The filing said Johnson sexually assaulted the victim dozens of times, "manipulated her by alienating her from religion, friends and family, sending her constant text messages, trying to control her schedule and demanding to know her whereabouts at all times, plying her with alcohol on several occasions and at least once physically abusing her by striking her."

Johnson allegedly also was "grooming additional, intended victims for his sexual purposes, including other DCSD students."

Johnson reportedly was fired in March 2012 after he was videotaped permitting a group of students to throw other students into the air and crash to the ground, "causing injury to one student and risking serious injury to others," the filing reads.

After he was fired, DCSD still did not initiate an investigation into Johnson's behavior, and he reportedly continued to assault the victim during the summer of 2012. She reported Johnson to her parents in fall 2012, and the family went to the sheriff's office, which initiated an investigation.

The complaint accuses DCSD of being "deliberately indifferent" through the inaction of its "various, high-ranking DCSD administrators" who were made aware of the problems.

The victim has suffered "severe emotional distress" that continues to impact her life, according to the filing.

Johnson was sentenced in November 2013.

The parents are asking for punitive damages and that the district institutes a comprehensive training policy on reporting procedures, ensuring all DSCD employees complete the annual training, adopt a zero-tolerance policy for failure to report such incidents and enact an annual review of DCSD's compliance by the sheriff's office.


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This story is soooo troubling on many levels. When the two students reported inappropriate behavior to the administration was there an investigation before the students' allegations were summarily disregarded? Since this story points out that these two students were African-American is there some speculation that their race was the reason their allegations were dismissed or is this another attempt by the media to sensationalize an already horrible story?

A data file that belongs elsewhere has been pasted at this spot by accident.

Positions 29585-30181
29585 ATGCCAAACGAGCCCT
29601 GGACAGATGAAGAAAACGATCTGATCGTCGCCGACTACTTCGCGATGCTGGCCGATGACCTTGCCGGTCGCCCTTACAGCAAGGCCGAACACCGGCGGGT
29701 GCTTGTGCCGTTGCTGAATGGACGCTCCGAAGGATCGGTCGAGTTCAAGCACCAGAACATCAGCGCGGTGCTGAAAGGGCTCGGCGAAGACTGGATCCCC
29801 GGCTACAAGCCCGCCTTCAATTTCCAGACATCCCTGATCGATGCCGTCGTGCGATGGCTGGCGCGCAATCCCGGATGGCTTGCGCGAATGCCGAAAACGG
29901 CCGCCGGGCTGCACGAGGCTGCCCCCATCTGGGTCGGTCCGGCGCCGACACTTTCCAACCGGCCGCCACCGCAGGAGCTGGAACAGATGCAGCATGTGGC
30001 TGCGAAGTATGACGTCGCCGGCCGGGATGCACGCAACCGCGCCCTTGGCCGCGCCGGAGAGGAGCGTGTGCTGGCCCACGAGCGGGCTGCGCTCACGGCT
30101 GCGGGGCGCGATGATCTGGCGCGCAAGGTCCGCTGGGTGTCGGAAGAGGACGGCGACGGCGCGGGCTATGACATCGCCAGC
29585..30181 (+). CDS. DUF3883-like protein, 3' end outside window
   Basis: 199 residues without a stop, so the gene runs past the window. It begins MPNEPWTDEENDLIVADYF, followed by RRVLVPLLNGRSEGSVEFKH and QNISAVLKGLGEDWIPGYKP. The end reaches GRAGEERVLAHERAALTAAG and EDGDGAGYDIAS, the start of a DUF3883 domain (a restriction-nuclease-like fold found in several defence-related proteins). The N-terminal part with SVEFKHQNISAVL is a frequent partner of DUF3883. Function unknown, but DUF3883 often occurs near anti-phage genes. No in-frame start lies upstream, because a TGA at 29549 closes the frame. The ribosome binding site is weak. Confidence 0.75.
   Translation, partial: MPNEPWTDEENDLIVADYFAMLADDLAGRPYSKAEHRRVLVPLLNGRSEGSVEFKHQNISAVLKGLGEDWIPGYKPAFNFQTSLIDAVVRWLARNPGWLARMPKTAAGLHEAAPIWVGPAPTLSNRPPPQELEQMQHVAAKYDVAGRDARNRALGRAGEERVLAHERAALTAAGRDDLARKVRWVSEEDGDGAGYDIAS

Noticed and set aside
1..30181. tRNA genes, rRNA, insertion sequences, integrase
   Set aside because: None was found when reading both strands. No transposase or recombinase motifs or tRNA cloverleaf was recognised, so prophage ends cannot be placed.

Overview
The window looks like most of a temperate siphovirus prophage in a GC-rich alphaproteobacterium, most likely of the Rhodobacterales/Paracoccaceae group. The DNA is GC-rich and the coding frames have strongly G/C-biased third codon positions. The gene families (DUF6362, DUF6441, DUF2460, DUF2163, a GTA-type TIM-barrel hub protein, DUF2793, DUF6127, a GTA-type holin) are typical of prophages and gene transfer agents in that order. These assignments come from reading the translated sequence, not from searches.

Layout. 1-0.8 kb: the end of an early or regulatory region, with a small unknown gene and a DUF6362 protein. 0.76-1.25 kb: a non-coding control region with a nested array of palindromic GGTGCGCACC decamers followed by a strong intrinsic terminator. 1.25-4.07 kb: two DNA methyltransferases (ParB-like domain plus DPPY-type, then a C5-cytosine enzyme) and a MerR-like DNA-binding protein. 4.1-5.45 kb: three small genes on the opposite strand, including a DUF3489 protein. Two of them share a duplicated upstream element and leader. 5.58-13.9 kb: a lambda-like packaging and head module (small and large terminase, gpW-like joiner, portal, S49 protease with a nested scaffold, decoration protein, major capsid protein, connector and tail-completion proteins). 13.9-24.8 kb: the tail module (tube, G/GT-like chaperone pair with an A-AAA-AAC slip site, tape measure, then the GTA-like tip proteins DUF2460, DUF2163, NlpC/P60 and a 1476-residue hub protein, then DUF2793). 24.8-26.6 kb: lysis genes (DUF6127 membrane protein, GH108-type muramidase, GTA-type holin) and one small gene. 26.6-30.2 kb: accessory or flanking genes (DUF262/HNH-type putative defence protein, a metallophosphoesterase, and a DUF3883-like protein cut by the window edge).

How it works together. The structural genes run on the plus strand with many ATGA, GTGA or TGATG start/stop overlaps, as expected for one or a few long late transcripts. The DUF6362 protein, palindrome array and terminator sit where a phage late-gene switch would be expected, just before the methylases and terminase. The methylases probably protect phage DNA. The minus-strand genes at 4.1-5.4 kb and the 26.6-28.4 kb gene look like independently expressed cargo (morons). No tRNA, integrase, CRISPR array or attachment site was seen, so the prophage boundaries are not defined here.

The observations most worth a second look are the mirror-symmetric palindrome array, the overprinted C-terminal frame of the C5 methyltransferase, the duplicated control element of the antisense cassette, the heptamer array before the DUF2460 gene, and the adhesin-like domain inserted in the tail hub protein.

Were the parents of the victim ever contacted by the school or by other parents that according to this news story had concerns about inappropriate sexual behavior? This article suggests that there wasn't just one report of inappropriate behavior but multiple reports by both students and parents.

Is the DCSD's justification for not undertaking any action to protect this child that the cops didn't criminally charge the school administrators for failing to report a child was sexually assaulted? Is that a some kind of legal defense? Is the standard for DCSD to determine whether inappropriate sexual behavior between a child and adult and warrants mandatory reporting to defer to law enforcement rather than make it an absolute policy? I thought the law already defined teachers and school administrators as "mandatory reporters?"

If there wasn't a written policy spelling out what action this administration should've exercised then what about common sense or a moral compass? It defies logic that any adult that suspected that a child at school was being sexual assaulted would hesitate to protect that child with or without a written policy?

It sickens me to think that unbeknownst to the parents they sent their child to a place they believed was safe only to have their child repeatedly sexually assaulted by a person in a position of trust and that the administration who was on notice that something was at a minimum "not quite right" DID NOTHING!

Administrators contact parents because a child is tardy, a child talks to much in class, a child wears inappropriate clothes with inappropriate political or social messages, or has an outstanding balance due in the lunch room, but the school didn't contact the parents when an obvious problem existed and was reported by other on multiple occasions.

These administrators & teachers who were on notice of the possibility that inappropriate sexual behavior was occurring between a child and teacher fit the text book definition of deliberate indifference.

Monday, June 23, 2014